[ Parent ]
But do you like by blixco (4.00 / 1) #23 Wed Sep 05, 2007 at 06:22:23 AM EST
to wear women's clothing and hang around in bars?
---------------------------------
"You bring the weasel, I'll bring the whiskey." - kellnerin
[ Parent ]
To the first, no. by Vulch (4.00 / 1) #26 Wed Sep 05, 2007 at 06:49:46 AM EST

But as long as the bar has decent beer and no television I'm happy.

[ Parent ]
Well then by blixco (4.00 / 1) #27 Wed Sep 05, 2007 at 06:54:59 AM EST
you can't be a lumberjack.
---------------------------------
"You bring the weasel, I'll bring the whiskey." - kellnerin
[ Parent ]
Hmmm, Wednesday by Vulch (4.00 / 1) #29 Wed Sep 05, 2007 at 07:07:28 AM EST

Must go shopping on the way home and pick up some scones for tea.

[ Parent ]
I thought you were a goatherd? by wiredog (4.00 / 2) #17 Wed Sep 05, 2007 at 04:59:13 AM EST
Or is that just a hobby?

Earth First!
(We can strip mine the rest later.)

[ Parent ]
Again? by ad hoc (2.00 / 0) #28 Wed Sep 05, 2007 at 06:56:50 AM EST

--

[ Parent ]
Doublegoatherd! by mrgoat (4.00 / 1) #38 Wed Sep 05, 2007 at 09:44:01 AM EST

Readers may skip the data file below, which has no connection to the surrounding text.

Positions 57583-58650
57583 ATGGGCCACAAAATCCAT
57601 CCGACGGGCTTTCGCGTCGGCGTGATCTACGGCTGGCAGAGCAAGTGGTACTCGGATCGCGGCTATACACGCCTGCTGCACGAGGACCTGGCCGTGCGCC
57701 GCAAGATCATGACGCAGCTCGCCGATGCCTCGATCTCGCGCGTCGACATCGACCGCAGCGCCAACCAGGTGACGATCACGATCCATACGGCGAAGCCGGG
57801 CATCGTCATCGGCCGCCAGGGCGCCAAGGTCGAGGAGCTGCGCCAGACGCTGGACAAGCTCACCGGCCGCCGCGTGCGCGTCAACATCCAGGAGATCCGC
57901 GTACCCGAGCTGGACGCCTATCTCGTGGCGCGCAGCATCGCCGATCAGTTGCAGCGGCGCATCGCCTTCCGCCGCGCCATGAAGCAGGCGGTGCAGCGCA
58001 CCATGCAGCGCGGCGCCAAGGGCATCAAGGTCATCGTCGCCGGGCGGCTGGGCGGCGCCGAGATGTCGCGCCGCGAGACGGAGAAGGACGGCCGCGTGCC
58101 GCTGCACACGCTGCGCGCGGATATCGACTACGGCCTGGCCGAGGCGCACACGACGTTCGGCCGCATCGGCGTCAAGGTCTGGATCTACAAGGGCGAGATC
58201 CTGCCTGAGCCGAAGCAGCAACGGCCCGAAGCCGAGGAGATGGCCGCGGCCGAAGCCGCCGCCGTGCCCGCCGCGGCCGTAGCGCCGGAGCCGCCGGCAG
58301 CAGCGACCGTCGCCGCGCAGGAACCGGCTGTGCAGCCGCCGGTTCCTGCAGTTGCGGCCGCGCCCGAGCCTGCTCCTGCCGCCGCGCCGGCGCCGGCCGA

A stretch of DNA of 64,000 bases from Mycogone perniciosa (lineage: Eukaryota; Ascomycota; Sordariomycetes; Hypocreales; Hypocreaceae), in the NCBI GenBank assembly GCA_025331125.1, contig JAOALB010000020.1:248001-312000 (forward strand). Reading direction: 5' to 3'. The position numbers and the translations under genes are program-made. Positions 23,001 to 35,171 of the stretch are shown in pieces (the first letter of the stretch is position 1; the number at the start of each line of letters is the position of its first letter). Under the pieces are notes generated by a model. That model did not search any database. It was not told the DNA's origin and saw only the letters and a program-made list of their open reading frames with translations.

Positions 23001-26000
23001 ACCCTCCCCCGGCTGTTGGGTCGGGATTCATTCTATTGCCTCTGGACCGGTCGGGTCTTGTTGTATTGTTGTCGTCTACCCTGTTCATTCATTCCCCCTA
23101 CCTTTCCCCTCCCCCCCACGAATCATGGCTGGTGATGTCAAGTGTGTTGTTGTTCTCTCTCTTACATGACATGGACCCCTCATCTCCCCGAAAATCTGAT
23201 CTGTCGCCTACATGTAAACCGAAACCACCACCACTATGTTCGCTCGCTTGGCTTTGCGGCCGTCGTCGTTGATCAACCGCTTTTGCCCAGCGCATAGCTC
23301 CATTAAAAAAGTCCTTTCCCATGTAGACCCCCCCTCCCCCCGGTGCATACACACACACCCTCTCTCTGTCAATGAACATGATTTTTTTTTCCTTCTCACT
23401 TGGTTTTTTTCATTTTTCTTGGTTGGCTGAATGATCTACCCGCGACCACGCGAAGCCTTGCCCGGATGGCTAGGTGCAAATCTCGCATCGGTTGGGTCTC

I doubleherd doublegoats now.

--top hat--
[ Parent ]
Total Chocolate Death. by greyrat (4.00 / 1) #3 Tue Sep 04, 2007 at 05:23:54 PM EST
Need I say more? Until the official challenge begins, I mean...

just some queries on rules, etc. by R343L (4.00 / 2) #4 Tue Sep 04, 2007 at 05:40:55 PM EST
Allowed to require veggie dishes for some ReFC (we should just go with RFC or maybe FFC)? Or suggest alternatives to giant piles of meat (not really up for BBQ-ing here for instance)? How elaborate or exotic? For instance, if the theme was Thai or Indian, would that be wholly unfair?

(The last question is asked because the only decent cooking I know is Indian! Well that and misc Italian but I really don't like eating it, so ....)

"There will be time, there will be time / To prepare a face to meet the faces that you meet." -- Eliot

I would think by blixco (4.00 / 1) #5 Tue Sep 04, 2007 at 06:33:00 PM EST
any ingredients would be OK, incl veggie substitutes.  Exotic is excellent.  We may want something non-region-specific initially.
---------------------------------
"You bring the weasel, I'll bring the whiskey." - kellnerin